Whose wine is it anyway?
We've all been in this situation: You take some wine to a friend's for dinner and, after suitable thanks, the bottle has disappeared into the kitchen never to be seen again - with the host's wine doing the honours for the night.
We asked former Waikato Times wine columnist Peter Shaw for his opinion on this and he nailed it succinctly and sensibly. By and large, the scenario described above is how it should be, Shaw advises. It's the host's call and if someone takes wine to a dinner, it should be treated as a gift for the cellar.
He elaborates: "The hosts will have planned what wine to serve [matched to the menu] and shouldn't need to change their minds."
He adds that there will be occasions when the wine brought is of such note that there is a case for opening it during the evening. Shaw says that maybe in these circumstances the guest who's brought the exceptional wine could perhaps say he'd really like to share it, if it fits the menu.
This advice may get around the delicate situation also canvassed by the Times' Modern Manners team whereby a guest takes a damn fine wine to a dinner party and spends the night drinking the host's mediocre beverages.
We noted a few other things about guest and host behaviour for a dinner at home:
You don't always need to take a bottle of wine, but it is nice to take a little something as a token of appreciation. Flowers, chocolates or a jar of homemade chutney are a good alternative.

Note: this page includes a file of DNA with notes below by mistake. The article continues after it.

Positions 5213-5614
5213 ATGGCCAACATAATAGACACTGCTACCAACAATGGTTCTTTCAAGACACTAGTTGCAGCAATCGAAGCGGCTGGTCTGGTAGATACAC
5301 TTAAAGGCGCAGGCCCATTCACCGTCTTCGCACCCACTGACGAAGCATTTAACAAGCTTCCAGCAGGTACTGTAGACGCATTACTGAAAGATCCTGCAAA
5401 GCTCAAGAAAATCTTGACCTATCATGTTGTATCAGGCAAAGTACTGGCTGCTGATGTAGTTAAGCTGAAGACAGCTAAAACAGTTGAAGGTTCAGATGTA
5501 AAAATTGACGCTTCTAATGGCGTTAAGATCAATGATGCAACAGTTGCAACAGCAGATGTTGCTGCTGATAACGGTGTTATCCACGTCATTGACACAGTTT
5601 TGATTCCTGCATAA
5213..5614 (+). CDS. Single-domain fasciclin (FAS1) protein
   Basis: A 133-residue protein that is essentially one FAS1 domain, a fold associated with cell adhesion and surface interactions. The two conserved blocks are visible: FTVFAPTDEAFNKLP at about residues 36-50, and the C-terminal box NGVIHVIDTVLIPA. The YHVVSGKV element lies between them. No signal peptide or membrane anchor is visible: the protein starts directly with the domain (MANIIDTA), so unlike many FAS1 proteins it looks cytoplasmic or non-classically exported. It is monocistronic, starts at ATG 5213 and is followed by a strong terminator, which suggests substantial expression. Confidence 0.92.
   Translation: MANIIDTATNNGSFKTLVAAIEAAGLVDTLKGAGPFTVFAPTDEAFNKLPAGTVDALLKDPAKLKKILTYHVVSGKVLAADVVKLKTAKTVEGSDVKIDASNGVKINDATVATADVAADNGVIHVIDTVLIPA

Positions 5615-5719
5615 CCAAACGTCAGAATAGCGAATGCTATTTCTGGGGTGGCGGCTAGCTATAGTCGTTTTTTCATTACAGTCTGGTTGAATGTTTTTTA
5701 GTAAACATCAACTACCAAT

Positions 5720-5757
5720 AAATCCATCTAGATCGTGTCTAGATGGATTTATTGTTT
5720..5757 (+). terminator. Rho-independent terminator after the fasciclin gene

Don't arrive early: 7pm means 7pm, not 6.45. Most of us go down to the wire when we're hosting a dinner and those last few minutes are vital for final preparation and panic.
Don't be too late, either. It messes up the cook's timetable.
Don't just gulp the meal without comment. Someone's gone to a lot of trouble over it and a few words of praise are important for the cook.
If you've got dietary requirements, tell the host in advance. Don't drop the bombshell as you're being served a plate of something you can't eat.
Offer to help with the clean up, but respect the hosts' wishes if they prefer to do it themselves. Some people like everyone to muck in and help; others feel it spoils the flow of the evening and leave it till later. A combined effort is more likely at a casual pot-luck dinner.
Don't outstay your welcome. Read the signals, drink your final glass of wine, or tea or coffee, and leave with everyone else.
Be clear about the time you want people to arrive.
Serve food with pre-dinner drinks. You don't want everyone sloshed before the night's barely started. If you're the cook, keep an eye on your own pre-dinner drinks: you're the one who has to get the food on the table.
While we're on drinks, don't let anyone drive home drunk.
If it's winter, make sure the house is warm.
Having a mix of faces around your table is good, but avoid inviting people on the same night whom you know will clash on almost everything. Arguments can cause indigestion.
The purpose of the dinner is to enjoy spending time with friends. Keep the food simple - don't knock yourself out.